Have Fulham finally turned that elusive corner?
That corner that has proved so troublesome and sharp in recent years that we have been nothing short of laughing stocks when away from Craven Cottage.
That corner that has proved so eerily difficult to navigate that bringing a point back to South West London, seemingly no matter where we have gone, was seen as a feat rather than a failure.
That unremitting corner that has formed a barrier between mid-table mediocrity and upper-echelon elegance.
For Fulham have been awful away from home for the best part of six years. Travails outside of SW6 have invariably brought bitter disappointment to a travelling faithful who have deserved far, far better.
But on Sunday, when we defeated Tottenham Hotspur 1-0, there was a strange perfection to our performance. A German efficiency if you will - and not just in the hands of Sascha Riether.
We had a plan - an airtight plan - to contain Spurs, a top-four team of the highest credentials and pedigree. We coped with their overwhelming pace with unnerving ease, in spite of our ageing back line.
Gareth Bale, Benoit Assou-Ekotto, Kyle Naughton - they caused us no problems at all. Bale was quietened by a mixture of steadfast tactical enforcement and some good-old-fashioned grit and determination while Assou-Ekotto and Naughton could not use their blistering pace to any sort of useful effect.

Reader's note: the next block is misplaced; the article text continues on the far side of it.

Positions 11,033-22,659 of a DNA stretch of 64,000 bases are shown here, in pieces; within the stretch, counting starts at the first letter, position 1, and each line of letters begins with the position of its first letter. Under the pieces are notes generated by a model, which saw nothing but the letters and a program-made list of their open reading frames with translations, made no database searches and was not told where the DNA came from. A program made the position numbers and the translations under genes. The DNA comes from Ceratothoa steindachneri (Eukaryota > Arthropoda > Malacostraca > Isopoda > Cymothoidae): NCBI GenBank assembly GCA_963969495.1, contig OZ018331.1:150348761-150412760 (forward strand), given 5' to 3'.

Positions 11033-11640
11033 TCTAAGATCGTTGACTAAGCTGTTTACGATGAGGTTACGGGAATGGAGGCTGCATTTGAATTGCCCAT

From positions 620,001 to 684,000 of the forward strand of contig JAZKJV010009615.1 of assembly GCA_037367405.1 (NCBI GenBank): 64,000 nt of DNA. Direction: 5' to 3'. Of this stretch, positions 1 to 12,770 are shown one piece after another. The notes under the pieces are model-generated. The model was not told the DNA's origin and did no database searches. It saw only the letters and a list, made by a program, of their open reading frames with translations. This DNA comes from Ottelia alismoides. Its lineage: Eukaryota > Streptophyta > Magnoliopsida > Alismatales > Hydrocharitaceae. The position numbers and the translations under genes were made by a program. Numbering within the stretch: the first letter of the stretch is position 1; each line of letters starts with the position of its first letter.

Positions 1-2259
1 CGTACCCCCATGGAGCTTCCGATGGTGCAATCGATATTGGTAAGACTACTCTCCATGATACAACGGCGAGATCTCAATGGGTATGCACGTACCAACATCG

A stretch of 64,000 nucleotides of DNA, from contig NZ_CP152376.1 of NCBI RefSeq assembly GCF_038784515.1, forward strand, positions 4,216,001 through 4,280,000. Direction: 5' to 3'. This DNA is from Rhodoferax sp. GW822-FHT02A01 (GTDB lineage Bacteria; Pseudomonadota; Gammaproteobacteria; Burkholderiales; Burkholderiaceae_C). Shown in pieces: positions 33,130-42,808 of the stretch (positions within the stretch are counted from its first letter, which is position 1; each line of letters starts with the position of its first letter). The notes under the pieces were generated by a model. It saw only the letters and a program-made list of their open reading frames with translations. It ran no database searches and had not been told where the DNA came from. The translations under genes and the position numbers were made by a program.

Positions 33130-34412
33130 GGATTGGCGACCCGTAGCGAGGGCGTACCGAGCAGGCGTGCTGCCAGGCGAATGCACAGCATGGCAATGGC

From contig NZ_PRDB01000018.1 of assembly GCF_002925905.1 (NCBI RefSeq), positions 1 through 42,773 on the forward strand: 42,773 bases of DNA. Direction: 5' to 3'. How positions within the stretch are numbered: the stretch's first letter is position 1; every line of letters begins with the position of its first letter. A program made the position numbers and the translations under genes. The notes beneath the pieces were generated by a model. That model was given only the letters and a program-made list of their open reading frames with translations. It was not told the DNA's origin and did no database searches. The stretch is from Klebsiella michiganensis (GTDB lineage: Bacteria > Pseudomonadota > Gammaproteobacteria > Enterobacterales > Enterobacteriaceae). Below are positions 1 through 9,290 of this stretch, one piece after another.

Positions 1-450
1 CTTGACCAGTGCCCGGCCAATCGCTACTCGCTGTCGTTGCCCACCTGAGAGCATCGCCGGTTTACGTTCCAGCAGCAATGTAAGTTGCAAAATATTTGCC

And while our method of containment was working a treat, there was a small, yet still noticeable, sense of adventure to the way we set up.
We weren't afraid to push Tottenham, safe in the knowledge that their fatigued eleven could falter at any moment. Bryan Ruiz was influential, Dimitar Berbatov characteristically sublime.
I was asked, once, if Berbatov was a luxury we couldn't afford away from the Cottage and my retort was plain and simple - he's a luxury we can't afford to leave out.
Yes, a part of our game is dedicated to carrying him, dedicated to his style, but when you're on the back foot, perhaps soaking up pressure, what is better than having a player that can turn a game on its head in one marvellous, swift moment? Nothing.
When we lauded Bobby Zamora for the role he used to play in our escapades outside of Fulham, were we lauding him because of his technical superiority? His crucial goals? Rarely. He was the hold up man; the guy who could offer our defence a chance to breathe and re-shape.
But with Berbatov, there is that inevitable element of threat and Martin Jol has finally found a way to exploit him for what he is worth. And it's a credit to us that we have taken this step in the right direction, beyond our former, 'a draw will do' style of play.
Because Fulham, as the away team, set up perfectly against Spurs last Sunday. The balance was pinpoint, the execution faultless.
And if Jol can continue to shape the team with such success, our away day blues may be beyond us.
But, as with everything Fulham, we can only hope it will be that simple.